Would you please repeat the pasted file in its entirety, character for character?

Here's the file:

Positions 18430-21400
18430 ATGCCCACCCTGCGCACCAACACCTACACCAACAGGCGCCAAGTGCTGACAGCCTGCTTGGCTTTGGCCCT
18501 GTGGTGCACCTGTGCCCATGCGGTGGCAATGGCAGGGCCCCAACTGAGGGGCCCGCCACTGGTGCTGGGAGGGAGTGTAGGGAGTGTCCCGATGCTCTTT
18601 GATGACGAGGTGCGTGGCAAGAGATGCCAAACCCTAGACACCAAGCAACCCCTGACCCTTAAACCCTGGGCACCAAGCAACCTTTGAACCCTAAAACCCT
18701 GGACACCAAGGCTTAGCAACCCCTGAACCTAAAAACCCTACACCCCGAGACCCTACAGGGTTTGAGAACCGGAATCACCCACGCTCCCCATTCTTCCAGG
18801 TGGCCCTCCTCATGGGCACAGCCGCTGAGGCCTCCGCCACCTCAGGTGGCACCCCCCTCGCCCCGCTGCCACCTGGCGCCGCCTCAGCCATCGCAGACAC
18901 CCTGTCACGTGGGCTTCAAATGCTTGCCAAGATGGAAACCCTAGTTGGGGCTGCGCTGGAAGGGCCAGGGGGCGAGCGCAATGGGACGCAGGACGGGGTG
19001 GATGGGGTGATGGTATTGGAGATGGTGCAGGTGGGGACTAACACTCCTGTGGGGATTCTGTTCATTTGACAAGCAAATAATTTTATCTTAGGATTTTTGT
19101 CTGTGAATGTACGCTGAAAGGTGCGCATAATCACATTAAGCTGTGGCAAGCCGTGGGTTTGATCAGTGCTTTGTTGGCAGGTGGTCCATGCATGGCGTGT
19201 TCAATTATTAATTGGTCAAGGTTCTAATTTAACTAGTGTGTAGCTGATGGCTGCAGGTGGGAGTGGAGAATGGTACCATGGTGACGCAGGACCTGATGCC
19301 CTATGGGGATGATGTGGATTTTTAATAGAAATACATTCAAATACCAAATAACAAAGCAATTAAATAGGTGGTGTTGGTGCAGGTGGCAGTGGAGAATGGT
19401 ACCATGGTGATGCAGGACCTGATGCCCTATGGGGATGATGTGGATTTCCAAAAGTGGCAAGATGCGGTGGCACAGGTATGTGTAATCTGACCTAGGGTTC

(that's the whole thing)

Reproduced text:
Positions 18430-21400
18430 ATGCCCACCCTGCGCACCAACACCTACACCAACAGGCGCCAAGTGCTGACAGCCTGCTTGGCTTTGGCCCT
18501 GTGGTGCACCTGTGCCCATGCGGTGGCAATGGCAGGGCCCCAACTGAGGGGCCCGCCACTGGTGCTGGGAGGGAGTGTAGGGAGTGTCCCGATGCTCTTT
18601 GATGACGAGGTGCGTGGCAAGAGATGCCAAACCCTAGACACCAAGCAACCCCTGACCCTTAAACCCTGGGCACCAAGCAACCTTTGAACCCTAAAACCCT
18701 GGACACCAAGGCTTAGCAACCCCTGAACCTAAAAACCCTACACCCCGAGACCCTACAGGGTTTGAGAACCGGAATCACCCACGCTCCCCATTCTTCCAGG
18801 TGGCCCTCCTCATGGGCACAGCCGCTGAGGCCTCCGCCACCTCAGGTGGCACCCCCCTCGCCCCGCTGCCACCTGGCGCCGCCTCAGCCATCGCAGACAC
18901 CCTGTCACGTGGGCTTCAAATGCTTGCCAAGATGGAAACCCTAGTTGGGGCTGCGCTGGAAGGGCCAGGGGGCGAGCGCAATGGGACGCAGGACGGGGTG
19001 GATGGGGTGATGGTATTGGAGATGGTGCAGGTGGGGACTAACACTCCTGTGGGGATTCTGTTCATTTGACAAGCAAATAATTTTATCTTAGGATTTTTGT
19101 CTGTGAATGTACGCTGAAAGGTGCGCATAATCACATTAAGCTGTGGCAAGCCGTGGGTTTGATCAGTGCTTTGTTGGCAGGTGGTCCATGCATGGCGTGT
19201 TCAATTATTAATTGGTCAAGGTTCTAATTTAACTAGTGTGTAGCTGATGGCTGCAGGTGGGAGTGGAGAATGGTACCATGGTGACGCAGGACCTGATGCC
19301 CTATGGGGATGATGTGGATTTTTAATAGAAATACATTCAAATACCAAATAACAAAGCAATTAAATAGGTGGTGTTGGTGCAGGTGGCAGTGGAGAATGGT
19401 ACCATGGTGATGCAGGACCTGATGCCCTATGGGGATGATGTGGATTTCCAAAAGTGGCAAGATGCGGTGGCACAGGTATGTGTAATCTGACCTAGGGTTC